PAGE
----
Melanoma has been treated painfully and ineffectively up to now, but a new, better treatment for this disease has been found, with great potential so far.
Firstly, what is melanoma? Melanoma is often thought to be the only type of skin cancer, but in reality, there are others, however, melanoma is the most common. People usually detect melanoma when a mole develops somewhere on their skin. Although melanoma can occur anywhere on the body, in men it is usually on their backs while in women, melanoma usually appears on their legs. It is unlikely for melanoma to appear in sun-protected areas of the body i.e. armpits, buttocks, scalp, etc. There are many variants of melanomas, with most relatively small in size, but they can grow to become large painful areas on a person’s body. Nodular and aural lentiginous melanoma are the most painful types and coincidentally the largest types as well. Search these variants of melanoma, only if you are not feeling squeamish!
The reason for the development of melanoma and most skin cancers is UV light. This type of light has a very high frequency and therefore stores a lot of energy, which means it has enough energy to cause harmful mutations in skin cells, causing melanomas and other skin cancers to develop.
Until recently, melanomas would be treated in the following way. Small melanomas are quite easy to remove especially at an early stage through the use of surgery. Radiation therapy is also used as a non-invasive method of preventing melanomas from increasing in size.
Although these treatments do not seem to have many downsides, surgery can damage other important parts of a person’s body permanently in the case of serious melanomas. Furthermore, radiation therapy is just not effective enough against an aggressive melanoma. Therefore, only one avenue is really left with aggressive melanomas, drug therapy. Drug therapy includes immunotherapy, targeted therapy, and the most well-known, chemotherapy. Previously, I mentioned some of the most painful and big melanomas, nodular, and aural lentiginous melanoma. As drug therapy usually uses needles, the drugs have to be administered under the skin, or within the melanoma. Chemotherapy is the most effective drug therapy overall for cancers. However, for a person with the more painful melanomas, a needle under the affected area can be excruciating, especially as a general anaesthetic is usually not used when the drugs are being administered. The problem has been that with the more painful melanomas, chemotherapy and other drug treatments are often the best course of action, but are extremely painful for the patient at times.
Topical chemotherapy is different in design to traditional chemotherapy. Topical chemotherapy advances have made treating melanomas safer, with less toxicity and lower chances of side effects. However, as with normal chemotherapy, needles are used, and are used more on the site of the melanomas than in traditional chemotherapy. Even though topical chemotherapy is more successful for melanomas than the traditional version, it is much more painful for patients, which scientists have been trying to stop happening as it is reducing the numbers of patients using topical chemotherapy, despite its higher success rates.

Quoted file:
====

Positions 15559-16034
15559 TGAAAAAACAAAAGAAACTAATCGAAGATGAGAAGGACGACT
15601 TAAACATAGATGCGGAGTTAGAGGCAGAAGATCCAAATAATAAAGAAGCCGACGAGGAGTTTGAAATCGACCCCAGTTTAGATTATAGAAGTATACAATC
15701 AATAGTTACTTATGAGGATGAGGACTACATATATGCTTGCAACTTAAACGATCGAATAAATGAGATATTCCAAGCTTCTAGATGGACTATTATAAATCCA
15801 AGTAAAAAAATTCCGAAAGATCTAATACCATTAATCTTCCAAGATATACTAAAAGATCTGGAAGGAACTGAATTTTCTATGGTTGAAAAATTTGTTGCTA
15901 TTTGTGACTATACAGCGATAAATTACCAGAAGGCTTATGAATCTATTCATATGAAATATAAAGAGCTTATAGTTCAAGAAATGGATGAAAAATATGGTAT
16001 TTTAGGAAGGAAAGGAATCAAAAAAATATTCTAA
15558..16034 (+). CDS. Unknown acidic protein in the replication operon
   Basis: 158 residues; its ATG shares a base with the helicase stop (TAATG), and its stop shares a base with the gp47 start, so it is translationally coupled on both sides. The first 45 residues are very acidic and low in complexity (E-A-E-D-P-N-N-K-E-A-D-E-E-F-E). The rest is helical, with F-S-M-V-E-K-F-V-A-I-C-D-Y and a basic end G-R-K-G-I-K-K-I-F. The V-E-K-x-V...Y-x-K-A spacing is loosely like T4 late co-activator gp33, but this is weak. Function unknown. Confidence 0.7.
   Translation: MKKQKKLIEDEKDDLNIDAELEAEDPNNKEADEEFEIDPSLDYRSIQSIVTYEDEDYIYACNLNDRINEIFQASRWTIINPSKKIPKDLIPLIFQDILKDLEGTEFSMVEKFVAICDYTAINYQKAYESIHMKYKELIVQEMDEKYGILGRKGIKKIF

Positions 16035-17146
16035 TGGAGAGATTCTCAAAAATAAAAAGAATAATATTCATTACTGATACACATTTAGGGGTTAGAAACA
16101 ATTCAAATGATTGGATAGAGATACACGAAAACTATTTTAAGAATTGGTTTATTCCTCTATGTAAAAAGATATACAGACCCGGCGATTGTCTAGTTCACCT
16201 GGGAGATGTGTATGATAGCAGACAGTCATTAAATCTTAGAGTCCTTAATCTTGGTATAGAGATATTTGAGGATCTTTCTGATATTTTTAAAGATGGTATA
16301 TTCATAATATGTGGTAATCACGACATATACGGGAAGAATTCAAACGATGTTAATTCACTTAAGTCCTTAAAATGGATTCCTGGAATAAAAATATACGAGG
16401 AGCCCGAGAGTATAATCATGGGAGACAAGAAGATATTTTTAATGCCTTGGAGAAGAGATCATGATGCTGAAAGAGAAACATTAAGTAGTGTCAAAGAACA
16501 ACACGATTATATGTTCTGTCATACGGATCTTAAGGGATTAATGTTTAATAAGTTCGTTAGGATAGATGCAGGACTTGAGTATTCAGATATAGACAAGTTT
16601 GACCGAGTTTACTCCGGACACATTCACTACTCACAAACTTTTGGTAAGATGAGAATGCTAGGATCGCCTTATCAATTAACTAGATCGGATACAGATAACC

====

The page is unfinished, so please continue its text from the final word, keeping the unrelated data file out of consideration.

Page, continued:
Wearable patches are the latest and most promising answer to the biggest issue facing topical and traditional chemotherapy: pain. This new wearable patch design is transparent and has completely miniaturised needles covering its inside, meaning that non-obtrusive drug delivery for melanoma chemotherapy can take place. This results in no pain for the patient in what is usually a time-consuming, excruciating treatment. The drugs are released over months, meaning that the patch should not have to be replaced much. The micro-needles are made of silicon and will degrade and dissolve by the time all of the drug in the patch is administered.
Removing melanomas through surgery is the preferred way to treat most skin cancers. However, in aggressive melanomas, wearable patches will almost certainly be the future of topical and traditional chemotherapy.
Cancer is often seen as the end for patients who are diagnosed with this crippling disease. But although cures for cancer and few and wide, treatments for cancers are improving at a mind-blowing rate. The future seems bright for skin cancer treatment and overall cancer treatment, especially in the case of chemotherapy.
- Berman, R., 2020. Researchers Develop A Wearable Patch For Melanoma. [online] Medicalnewstoday.com. Available at: <https://www.medicalnewstoday.com/articles/researchers-develop-a-wearable-patch-for-melanoma#Overcoming-the-challenge-posed-by-pain> [Accessed 28 June 2020].
- Adam, C., 2020. Wearable Patch May Provide New Treatment Option For Skin Cancer. [online] ScienceDaily. Available at: <https://www.sciencedaily.com/releases/2020/06/200616083349.htm> [Accessed 28 June 2020].
- Featured Image – Laguipo, A., 2019. Study Hints Why Some Melanomas More Likely To Spread. [online] News-Medical.net. Available at: <https://www.news-medical.net/news/20191219/Study-hints-why-some-melanomas-more-likely-to-spread.aspx> [Accessed 28 June 2020].